Both Russia and the United States have never lobbed nuclear weapons at each other, and the Treaty on Open Skies may be one reason why. Russia and the United States are the biggest beneficiaries of this treaty by far.
But what is Open Skies?
Peace Through Transparency
Open Skies is a multilateral treaty between the United States, Russia and thirty-two other signatory countries. It is also the last surviving confidence-building mechanism between the United States and Russia.
The treaty was originally proposed by President Dwight Eisenhower in 1955, but was not implemented until 2002 by George W. Bush, nearly fifty years later. The agreement allows countries who have ratified the treaty to conduct unarmed surveillance flights over other signatory’s territory using specially a variety of observation equipment. Not much warning is needed either, only a minimum of seventy-two hours prior notice.
All aircraft conducting overhead flights must be certified prior to take off. Specially modified aircraft, designated as Open Skies planes, must pass an inspection in which the aircraft and it’s observation equipment—a mix of high-resolution cameras, video, and synthetic aperture radar— are checked for compliance, ensuring that camera resolution and other parameters fall within levels determined by the treaty. Resolution is apparently comparable to that of commercial satellite imagery such as Google Earth.
The United States’ Open Skies aircraft is a modified Boeing WC-135. The OC-135B Open Skies has both high- and low-altitude cameras, infrared scanners, and ground- and side-facing scanned aperture radar.
One of the treaty’s essential elements states that overhead observation flights cannot be canceled or restricted for any reason, except when flight safety could be compromised—and certainly not for reasons of national security.
Theoretically, flights should be allowed anywhere in a signatory’s airspace—over Moscow, Washington DC, Area 51, Disneyland, you name it. The United States has conducted many more flights over Russia than Russia has over the United States (in 2016, 196 U.S. flights versus 71 Russian flights).
Once data is collected, an official copy is given to the country that was observed. Additionally, signatories that did not participate in the flight are given a flight report. Additional details concerning data gathered are available upon request.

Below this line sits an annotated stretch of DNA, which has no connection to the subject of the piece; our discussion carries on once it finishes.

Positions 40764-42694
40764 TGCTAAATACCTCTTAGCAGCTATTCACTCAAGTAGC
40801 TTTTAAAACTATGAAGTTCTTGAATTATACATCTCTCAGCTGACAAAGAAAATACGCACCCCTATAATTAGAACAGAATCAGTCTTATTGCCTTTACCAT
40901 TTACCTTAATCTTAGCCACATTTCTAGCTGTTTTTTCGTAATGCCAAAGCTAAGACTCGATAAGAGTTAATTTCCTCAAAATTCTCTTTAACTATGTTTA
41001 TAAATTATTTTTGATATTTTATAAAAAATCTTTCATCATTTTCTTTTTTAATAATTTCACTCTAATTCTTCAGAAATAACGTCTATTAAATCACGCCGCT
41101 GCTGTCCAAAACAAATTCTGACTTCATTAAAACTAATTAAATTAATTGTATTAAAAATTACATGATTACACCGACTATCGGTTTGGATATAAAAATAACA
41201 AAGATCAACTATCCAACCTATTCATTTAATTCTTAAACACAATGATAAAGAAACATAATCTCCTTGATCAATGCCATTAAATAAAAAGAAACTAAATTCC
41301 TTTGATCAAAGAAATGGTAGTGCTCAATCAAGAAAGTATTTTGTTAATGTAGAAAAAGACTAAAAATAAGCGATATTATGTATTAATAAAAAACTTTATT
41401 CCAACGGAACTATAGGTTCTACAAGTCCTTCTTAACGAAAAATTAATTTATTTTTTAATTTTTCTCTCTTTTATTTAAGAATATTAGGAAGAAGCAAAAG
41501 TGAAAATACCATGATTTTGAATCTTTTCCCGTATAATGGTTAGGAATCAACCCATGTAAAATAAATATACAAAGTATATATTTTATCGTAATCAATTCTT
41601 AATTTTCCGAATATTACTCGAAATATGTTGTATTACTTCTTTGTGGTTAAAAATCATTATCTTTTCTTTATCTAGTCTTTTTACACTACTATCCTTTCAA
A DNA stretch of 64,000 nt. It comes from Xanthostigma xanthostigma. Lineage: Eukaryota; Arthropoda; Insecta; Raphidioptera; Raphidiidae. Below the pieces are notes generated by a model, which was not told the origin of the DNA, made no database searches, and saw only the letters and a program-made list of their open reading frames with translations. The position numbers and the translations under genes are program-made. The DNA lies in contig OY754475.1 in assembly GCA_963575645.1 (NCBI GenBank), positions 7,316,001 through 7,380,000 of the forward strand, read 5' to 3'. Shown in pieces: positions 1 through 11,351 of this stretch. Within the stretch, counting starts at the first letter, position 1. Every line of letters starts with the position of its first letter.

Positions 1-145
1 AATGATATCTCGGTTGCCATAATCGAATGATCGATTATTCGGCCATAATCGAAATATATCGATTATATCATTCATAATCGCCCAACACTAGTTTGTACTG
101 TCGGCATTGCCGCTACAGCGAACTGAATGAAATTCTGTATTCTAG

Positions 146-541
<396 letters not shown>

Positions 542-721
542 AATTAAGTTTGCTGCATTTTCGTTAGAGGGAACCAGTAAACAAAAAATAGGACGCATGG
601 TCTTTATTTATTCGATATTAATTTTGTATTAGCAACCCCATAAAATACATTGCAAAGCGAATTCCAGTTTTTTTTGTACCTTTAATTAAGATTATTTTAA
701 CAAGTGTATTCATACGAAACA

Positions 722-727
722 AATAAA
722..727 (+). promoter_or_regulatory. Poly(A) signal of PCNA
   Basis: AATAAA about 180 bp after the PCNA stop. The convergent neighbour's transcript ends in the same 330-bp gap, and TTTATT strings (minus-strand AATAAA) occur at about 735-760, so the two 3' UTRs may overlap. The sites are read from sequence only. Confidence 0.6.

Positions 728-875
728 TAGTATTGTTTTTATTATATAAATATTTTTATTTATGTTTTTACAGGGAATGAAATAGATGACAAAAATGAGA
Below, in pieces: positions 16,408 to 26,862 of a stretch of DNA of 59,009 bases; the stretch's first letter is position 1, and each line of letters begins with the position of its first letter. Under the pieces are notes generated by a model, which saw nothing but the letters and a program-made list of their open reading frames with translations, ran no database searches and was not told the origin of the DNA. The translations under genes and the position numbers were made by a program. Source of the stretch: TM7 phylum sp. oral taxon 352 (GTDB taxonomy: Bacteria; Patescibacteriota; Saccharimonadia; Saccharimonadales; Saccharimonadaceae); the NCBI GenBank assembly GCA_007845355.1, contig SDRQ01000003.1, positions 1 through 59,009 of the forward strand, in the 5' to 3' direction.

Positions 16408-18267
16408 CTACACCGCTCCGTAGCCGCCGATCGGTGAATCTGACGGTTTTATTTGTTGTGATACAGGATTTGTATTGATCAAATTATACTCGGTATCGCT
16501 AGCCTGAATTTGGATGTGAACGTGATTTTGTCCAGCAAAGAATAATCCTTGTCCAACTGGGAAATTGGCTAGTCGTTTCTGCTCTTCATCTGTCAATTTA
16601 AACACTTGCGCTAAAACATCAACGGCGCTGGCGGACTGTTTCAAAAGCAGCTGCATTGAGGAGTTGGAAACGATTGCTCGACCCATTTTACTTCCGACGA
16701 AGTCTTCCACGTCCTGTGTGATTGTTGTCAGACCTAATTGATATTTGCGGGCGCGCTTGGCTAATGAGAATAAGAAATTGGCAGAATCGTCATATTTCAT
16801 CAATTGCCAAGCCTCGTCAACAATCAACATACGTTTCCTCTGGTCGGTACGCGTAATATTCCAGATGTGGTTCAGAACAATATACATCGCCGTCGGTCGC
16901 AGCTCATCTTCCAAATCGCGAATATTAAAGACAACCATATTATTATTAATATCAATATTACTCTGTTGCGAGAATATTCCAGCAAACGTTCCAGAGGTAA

The United States may soon withdraw from Open Skies and here’s why.
Both Russia and the United States accuse each other of violating one of the treaty’s core principles: freedom of navigation over any signatory’s airspace. The United States maintains that Russia barred flights over Kaliningrad, setting a limit of 500 kilometers from its eastern enclave. Additionally, the United States says that flights over Georgia’s border with Russia were restricted. Georgia is a signatory to the Open Skies Treaty—and is mired in an ongoing conflict with two Russian-back enclaves, Abkhazia and South Ossetia, both supported by a Russian troop presence.
Russia makes similar allegations concerning noncompliance against the United States—Russian flights over Alaska and Hawaii were apparently restricted.
Eye in the Sky
Withdrawing from Open Skies would not necessarily leave the United States at a disadvantage. American satellites are rapidly advancing, recent estimates put their resolution at ten centimeters per pixel, undoubtedly much higher than resolutions from film cameras snapped at 35,000 feet.
If the United States withdraws from Open Skies, the real disadvantage would be to countries that do not have an extensive spy satellite network to lean on absent Open Skies flights—and countries that have ongoing territorial conflicts with Russia.
Ukraine in particular benefits from data gathered by Open Skies flights over eastern Ukraine and Russia adjacent. Data gathered over the Russia-Ukraine border would be particularly useful in Ukraine’s ongoing conflict with Russia over control of the Donbass region.
Should I Stay or Should I Go?
Just as diplomats are used to facilitate and promote communication between countries, Open Skies was intended to promote transparency and build trust between the world’s two nuclear superpowers. Considering advances in satellite resolution, Open Skies has played an increasingly symbolic role. Still, building confidence and maintaining transparency is important. The end of Open Skies may be the last nail in the Russia-United States arms control coffin.
Caleb Larson holds a Master of Public Policy degree from the Willy Brandt School of Public Policy. He lives in Berlin and writes on U.S. and Russian foreign and defense policy, German politics, and culture.